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  • Writer's pictureAnnemie Reyntjens

SMPE

Ovidio: ‘Sulmo mihi patria est’


The Roman poet Publius Ovidius Naso (commonly known as ‘Ovid’) was a contemporary of the older Virgil and Horace, with whom he is often ranked as one of the three canonical poets of Latin literature. The imperial scholar Quintilian considered him the last of the Latin love elegists. Ovid’s works have been interpreted in various ways over the centuries, with attitudes that depended on the social, religious and literary contexts of different times. He became one of the best known and most loved Roman poets during the Middle Ages and the Renaissance. Some of the famous writers who were inspired by Ovid: Dante Alighieri, Francesco Petrarca, Giovanni Boccaccio, William Shakespeare and Gabriele D’Annunzio. The city of Sulmona, where Ovid was born, has been twinned for years with the city of Constanta in Romania, where Ovid died in exile.

Ovid was a court poet, loved and revered by Augustus and the Roman people for a long time, until the day when he suddenly lost the favours of the emperor who issued an edict with which he was ordered to leave Italy for Tomi. The reasons are still uncertain (the same Ovid mentions in an elegy that perhaps it was for a work not appreciated by the emperor or an ‘error’, an episode of which he was imprudently protagonist). The most important work of Ovid is ‘Metamorfosi’, composed of 15 books, which collects most of the myths of Greco-Roman tradition through a succession of intertwined stories. It is a work that has influenced much of Italian literature, from Dante to D'Annunzio. He was the poet preferred by young people and elegant Roman environments thanks to his youthful work made of stories and love poems, the ‘Amores’. The book that gave him most fame however was the rumoured and scandalous, for the time, ‘Ars Amatoria’, an erotic book with which he dispenses advice on courtship to men and women. While he was at Tomi he composed the ‘Tristia’, a melancholic work of exile from which the famous four words ‘Sulmo mihi patria est’, which have been on Sulmona’s civic coat of arms since the Middle Ages, were taken.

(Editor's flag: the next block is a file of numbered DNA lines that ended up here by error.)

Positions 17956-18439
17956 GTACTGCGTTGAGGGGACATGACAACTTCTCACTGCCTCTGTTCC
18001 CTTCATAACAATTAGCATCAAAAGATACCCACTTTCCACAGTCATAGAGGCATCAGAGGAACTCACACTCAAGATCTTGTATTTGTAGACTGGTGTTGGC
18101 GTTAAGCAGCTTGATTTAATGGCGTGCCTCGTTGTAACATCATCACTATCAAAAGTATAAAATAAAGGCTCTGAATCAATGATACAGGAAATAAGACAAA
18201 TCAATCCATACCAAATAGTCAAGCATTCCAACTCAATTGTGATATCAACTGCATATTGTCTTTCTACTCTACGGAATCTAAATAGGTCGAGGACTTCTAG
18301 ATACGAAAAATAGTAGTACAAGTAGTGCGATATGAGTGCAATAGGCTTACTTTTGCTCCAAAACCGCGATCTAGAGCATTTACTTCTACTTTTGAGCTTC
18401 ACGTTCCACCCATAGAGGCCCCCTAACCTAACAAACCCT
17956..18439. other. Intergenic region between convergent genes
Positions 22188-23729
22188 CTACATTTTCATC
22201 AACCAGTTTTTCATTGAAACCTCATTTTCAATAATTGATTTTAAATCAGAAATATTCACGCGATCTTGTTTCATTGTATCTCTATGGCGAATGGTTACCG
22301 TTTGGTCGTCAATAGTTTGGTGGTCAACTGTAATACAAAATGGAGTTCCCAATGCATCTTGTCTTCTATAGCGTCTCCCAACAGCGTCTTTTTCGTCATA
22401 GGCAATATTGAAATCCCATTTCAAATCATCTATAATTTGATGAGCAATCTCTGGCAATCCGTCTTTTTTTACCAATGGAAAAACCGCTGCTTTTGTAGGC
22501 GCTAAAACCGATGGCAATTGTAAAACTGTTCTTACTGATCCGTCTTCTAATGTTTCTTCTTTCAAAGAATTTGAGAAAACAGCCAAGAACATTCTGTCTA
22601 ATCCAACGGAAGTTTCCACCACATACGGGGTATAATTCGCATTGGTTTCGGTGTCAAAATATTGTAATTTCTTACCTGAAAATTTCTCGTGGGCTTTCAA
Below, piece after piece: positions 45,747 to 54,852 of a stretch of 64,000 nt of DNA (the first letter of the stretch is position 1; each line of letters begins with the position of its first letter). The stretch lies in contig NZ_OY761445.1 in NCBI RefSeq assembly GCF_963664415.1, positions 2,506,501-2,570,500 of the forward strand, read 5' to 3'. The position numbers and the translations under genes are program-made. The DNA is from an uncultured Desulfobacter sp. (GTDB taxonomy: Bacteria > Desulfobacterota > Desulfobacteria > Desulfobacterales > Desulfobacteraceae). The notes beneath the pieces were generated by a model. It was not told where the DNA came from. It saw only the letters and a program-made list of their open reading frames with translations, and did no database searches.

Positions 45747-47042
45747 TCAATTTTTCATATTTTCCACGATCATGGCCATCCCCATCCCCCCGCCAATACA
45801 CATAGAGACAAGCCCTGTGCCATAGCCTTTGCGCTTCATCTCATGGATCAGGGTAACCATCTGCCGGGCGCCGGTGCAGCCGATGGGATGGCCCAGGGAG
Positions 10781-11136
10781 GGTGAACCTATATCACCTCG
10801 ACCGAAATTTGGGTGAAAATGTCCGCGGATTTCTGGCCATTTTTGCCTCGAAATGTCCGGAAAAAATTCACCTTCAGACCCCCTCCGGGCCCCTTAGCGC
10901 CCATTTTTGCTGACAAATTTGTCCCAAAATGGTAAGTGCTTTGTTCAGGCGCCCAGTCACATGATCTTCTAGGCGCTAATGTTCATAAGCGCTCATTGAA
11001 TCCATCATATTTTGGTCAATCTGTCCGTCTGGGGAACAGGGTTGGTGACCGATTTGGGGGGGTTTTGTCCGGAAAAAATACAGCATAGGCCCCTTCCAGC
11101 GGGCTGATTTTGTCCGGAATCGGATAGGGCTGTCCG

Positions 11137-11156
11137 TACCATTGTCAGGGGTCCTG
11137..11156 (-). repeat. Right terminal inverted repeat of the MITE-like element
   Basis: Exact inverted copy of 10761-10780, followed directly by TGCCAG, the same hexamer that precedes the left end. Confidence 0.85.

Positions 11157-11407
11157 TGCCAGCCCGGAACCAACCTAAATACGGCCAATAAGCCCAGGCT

The twin statue of Ovid present in Sulmona was erected In Constance and the Romanian city loves the poet so much as to dedicate to him the annual ‘International Festival of Art and Culture’. Also, the name ‘Ovidiu’ is the most common among Romanian males. The outrage of the centuries has left no tangible remains of Ovid at Sulmona, but the places so loved and praised in his choruses still retain the same names and ancient suggestion: the ‘Fonte d'Amore’, dear to the god Amores, where he visited his beloved Corinna, a sensual vestal, is still there, even if it no longer dispenses the aphrodisiac water of falling in love. The Temple of Ercole Curino, believed for centuries as his dwelling, is still known today as ‘La Villa di Ovidio’.





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